Outburst of the X-ray transient MAXI J1727–203 investigated with NICER

Outburst of the X-ray transient MAXI J1727–203 investigated with NICER
NICER light curve of the 2018 outburst of MAXI J1727–203 in the 0.5 - 12 keV energy band. Credit: Jativa et al., 2020.

Using the NICER instrument, astronomers have conducted a detailed X-ray spectral and variability study of an outburst from an X-ray transient source known as MAXI J1727-203. Results of this investigation could shed more light on the true nature of this source. The study is detailed in a paper published July 22 on arXiv.org.

X-ray binaries consist of a normal star or a white dwarf transferring mass onto a compact a neutron star or a black hole. Based on the mass of the companion star, astronomers divide them into low-mass X-ray binaries (LMXB) and high-mass X-ray binaries (HMXB). LMXBs are known to contain a black hole (BH) or a neutron star (NS) and an evolved low-mass companion.

MAXI J1727-203 was detected in June 2018 by the Monitor of All-sky X-ray Image (MAXI) instrument aboard the International Space Station (ISS). The nature of MAXI J1727-203 is still debated, but it is assumed that the source is most likely a BH LMXB.

Shortly after its discovery, a team of astronomers led by Kevin Alabarta Jativa of the University of Southampton, U.K., started monitoring MAXI J1727-203 with the Neutron star Interior Composition Explorer (NICER) on ISS. The observations were carried out between June 5 and October 7, 2018, were focused on an from this source.

"We present a detailed X-ray spectral and variability study of the full 2018 outburst of MAXI J1727–203 using NICER observations," the astronomers wrote in the paper.

The outburst lasted approximately four months, and during this time, MAXI J1727-203 exhibited three spectral states. By analyzing the transient's spectral and timing properties, the researchers found that it evolved through the soft, intermediate and hard spectral states.

According to the paper, spectral modeling in the 0.3–10 keV band revealed a soft thermal and a hard Comptonised component. The soft component was detected throughout almost the entire outburst. The contribution of the Comptonised component was less than 5% in the soft state, between 20 and 50% in the intermediate state, and over 80% in the hard state.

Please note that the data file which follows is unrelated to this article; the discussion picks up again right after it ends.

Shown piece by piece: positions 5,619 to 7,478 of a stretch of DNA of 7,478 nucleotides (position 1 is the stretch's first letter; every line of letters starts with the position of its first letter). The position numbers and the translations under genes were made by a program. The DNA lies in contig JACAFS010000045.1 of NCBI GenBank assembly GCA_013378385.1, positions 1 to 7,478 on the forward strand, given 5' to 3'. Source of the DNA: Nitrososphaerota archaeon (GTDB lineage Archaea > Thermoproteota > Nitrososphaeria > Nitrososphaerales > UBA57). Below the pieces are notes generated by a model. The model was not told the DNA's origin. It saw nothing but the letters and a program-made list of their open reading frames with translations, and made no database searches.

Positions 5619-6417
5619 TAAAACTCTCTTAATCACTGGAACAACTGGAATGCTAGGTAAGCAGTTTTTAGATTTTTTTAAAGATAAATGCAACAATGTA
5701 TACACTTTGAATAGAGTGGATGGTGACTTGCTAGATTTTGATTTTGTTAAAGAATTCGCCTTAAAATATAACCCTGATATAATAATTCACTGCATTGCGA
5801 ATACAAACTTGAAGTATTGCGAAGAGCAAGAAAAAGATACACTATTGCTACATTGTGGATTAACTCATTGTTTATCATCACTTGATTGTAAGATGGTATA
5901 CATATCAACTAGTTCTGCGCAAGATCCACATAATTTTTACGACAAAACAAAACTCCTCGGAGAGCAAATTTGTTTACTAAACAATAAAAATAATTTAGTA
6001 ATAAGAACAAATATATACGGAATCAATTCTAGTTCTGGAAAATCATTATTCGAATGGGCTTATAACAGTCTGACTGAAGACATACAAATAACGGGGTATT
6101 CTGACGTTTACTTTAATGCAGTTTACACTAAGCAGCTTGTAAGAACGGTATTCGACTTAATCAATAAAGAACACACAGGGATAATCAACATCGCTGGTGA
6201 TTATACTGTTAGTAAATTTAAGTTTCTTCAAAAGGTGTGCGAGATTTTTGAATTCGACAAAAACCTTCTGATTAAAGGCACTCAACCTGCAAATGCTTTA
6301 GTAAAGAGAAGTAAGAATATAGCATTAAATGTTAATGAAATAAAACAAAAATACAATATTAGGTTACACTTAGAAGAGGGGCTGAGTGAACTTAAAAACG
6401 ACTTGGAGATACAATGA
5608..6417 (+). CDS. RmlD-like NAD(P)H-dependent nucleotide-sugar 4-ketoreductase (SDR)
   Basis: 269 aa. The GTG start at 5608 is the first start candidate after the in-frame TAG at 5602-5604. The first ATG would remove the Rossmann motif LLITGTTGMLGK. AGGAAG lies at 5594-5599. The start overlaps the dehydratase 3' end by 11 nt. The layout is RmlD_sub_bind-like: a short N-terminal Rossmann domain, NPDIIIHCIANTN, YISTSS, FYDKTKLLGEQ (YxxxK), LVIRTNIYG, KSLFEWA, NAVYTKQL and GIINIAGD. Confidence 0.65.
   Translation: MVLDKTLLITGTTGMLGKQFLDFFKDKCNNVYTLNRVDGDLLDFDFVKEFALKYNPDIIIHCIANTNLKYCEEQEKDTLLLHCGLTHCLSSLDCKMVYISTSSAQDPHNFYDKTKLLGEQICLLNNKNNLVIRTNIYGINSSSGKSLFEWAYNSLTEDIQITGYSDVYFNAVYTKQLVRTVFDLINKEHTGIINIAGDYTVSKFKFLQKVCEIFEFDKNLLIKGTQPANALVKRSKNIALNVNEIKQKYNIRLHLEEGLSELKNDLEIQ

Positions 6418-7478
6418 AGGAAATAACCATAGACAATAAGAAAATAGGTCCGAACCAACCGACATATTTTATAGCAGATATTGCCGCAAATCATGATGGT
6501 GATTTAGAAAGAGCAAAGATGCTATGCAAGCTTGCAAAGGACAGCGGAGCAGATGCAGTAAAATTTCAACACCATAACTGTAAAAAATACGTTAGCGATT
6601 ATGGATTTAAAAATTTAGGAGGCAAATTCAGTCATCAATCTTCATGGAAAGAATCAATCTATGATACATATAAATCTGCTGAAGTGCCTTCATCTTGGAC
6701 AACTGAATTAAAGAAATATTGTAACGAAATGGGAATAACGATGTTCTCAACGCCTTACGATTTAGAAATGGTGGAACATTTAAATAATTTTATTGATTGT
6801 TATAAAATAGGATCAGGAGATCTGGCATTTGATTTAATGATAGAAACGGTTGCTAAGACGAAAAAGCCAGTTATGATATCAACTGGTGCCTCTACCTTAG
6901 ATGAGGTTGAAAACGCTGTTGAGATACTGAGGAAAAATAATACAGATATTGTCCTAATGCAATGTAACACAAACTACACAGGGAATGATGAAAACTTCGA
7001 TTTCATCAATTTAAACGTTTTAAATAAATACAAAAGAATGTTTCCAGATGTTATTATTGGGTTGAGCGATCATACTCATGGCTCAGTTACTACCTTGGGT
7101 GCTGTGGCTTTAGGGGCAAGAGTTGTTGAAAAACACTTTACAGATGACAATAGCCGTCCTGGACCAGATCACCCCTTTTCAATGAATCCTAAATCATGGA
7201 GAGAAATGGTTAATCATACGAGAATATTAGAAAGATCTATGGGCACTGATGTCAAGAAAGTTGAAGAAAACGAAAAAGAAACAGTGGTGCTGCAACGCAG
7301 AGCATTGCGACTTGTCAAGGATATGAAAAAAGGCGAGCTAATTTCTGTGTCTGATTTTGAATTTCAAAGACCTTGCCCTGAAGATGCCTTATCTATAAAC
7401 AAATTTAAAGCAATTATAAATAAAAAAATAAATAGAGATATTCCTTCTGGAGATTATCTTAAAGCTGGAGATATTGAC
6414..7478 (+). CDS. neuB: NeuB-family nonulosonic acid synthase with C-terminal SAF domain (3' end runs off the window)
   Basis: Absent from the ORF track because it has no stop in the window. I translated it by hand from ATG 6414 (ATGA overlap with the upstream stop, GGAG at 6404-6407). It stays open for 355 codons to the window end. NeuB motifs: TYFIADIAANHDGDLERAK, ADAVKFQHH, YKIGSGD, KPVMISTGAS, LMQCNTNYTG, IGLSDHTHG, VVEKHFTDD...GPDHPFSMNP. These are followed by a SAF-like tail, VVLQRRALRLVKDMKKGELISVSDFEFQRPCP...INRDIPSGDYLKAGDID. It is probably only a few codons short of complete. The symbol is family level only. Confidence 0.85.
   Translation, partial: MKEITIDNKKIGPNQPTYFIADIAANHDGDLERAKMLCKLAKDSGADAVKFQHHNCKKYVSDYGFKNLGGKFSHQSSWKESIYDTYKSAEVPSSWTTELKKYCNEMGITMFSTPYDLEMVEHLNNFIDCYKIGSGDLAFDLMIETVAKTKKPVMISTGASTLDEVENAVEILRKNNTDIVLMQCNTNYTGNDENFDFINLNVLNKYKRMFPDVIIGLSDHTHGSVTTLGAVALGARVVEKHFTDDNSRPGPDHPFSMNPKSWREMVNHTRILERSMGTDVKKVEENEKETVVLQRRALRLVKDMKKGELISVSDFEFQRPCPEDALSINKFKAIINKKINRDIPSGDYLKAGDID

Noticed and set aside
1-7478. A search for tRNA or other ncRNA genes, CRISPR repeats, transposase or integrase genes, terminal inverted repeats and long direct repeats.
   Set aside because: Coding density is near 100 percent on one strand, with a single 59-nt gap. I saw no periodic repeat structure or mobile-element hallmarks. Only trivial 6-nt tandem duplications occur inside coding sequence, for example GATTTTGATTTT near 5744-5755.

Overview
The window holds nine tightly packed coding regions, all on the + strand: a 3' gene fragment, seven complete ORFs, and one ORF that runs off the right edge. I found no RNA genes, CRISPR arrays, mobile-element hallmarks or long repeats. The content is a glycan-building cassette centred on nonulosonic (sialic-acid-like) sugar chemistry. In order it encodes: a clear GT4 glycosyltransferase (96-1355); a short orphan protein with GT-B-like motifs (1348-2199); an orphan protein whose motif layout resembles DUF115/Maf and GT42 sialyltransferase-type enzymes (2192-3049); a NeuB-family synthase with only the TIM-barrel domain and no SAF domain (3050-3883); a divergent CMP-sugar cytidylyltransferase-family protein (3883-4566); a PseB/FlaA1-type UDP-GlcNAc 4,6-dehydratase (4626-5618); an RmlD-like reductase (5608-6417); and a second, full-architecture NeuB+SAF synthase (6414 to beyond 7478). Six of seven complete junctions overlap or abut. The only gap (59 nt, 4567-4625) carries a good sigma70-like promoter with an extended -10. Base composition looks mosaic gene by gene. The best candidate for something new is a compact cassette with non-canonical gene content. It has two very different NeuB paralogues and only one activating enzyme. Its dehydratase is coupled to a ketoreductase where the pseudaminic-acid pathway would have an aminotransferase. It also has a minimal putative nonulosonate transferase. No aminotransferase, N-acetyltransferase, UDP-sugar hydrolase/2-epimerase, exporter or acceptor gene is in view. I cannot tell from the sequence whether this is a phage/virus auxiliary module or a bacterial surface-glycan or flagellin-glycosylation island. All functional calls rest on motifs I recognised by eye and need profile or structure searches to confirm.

Furthermore, he power spectra of MAXI J1727–203 showed broadband noise up to the frequency of about 20 Hz, without any significant quasi-periodic oscillations (QPOs). The 0.01−64 Hz averaged fractional root-mean-square (rms) amplitude (0.5 − 12 keV) ranged from below 1.0 to 30%. In general, the fractional rms was found to increase with energy in most of the time during the outburst except the hard state.

The astronomers concluded that the results of the study provide further evidence that MAXI J1727-203 is a BH LMXB.

"Although we cannot unambiguously identify the nature of the compact object in MAXI J1727–203, the evolution in the HID [hardness-intensity diagram], RID [rms-intensity diagram] and HRD [hardness-rms diagram], and the temperature at the inner radius of the accretion disc during the softest observations, suggest that it is a BH," the researchers wrote.


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More information: X-ray Spectral and Timing evolution of MAXI J1727-203 with NICER, arXiv:2007.11373 [astro-ph.HE]. arxiv.org/abs/2007.11373

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Citation: Outburst of the X-ray transient MAXI J1727–203 investigated with NICER (2020, July 30) retrieved 7 August 2020 from https://phys.org/news/2020-07-outburst-x-ray-transient-maxi-j1727203.html
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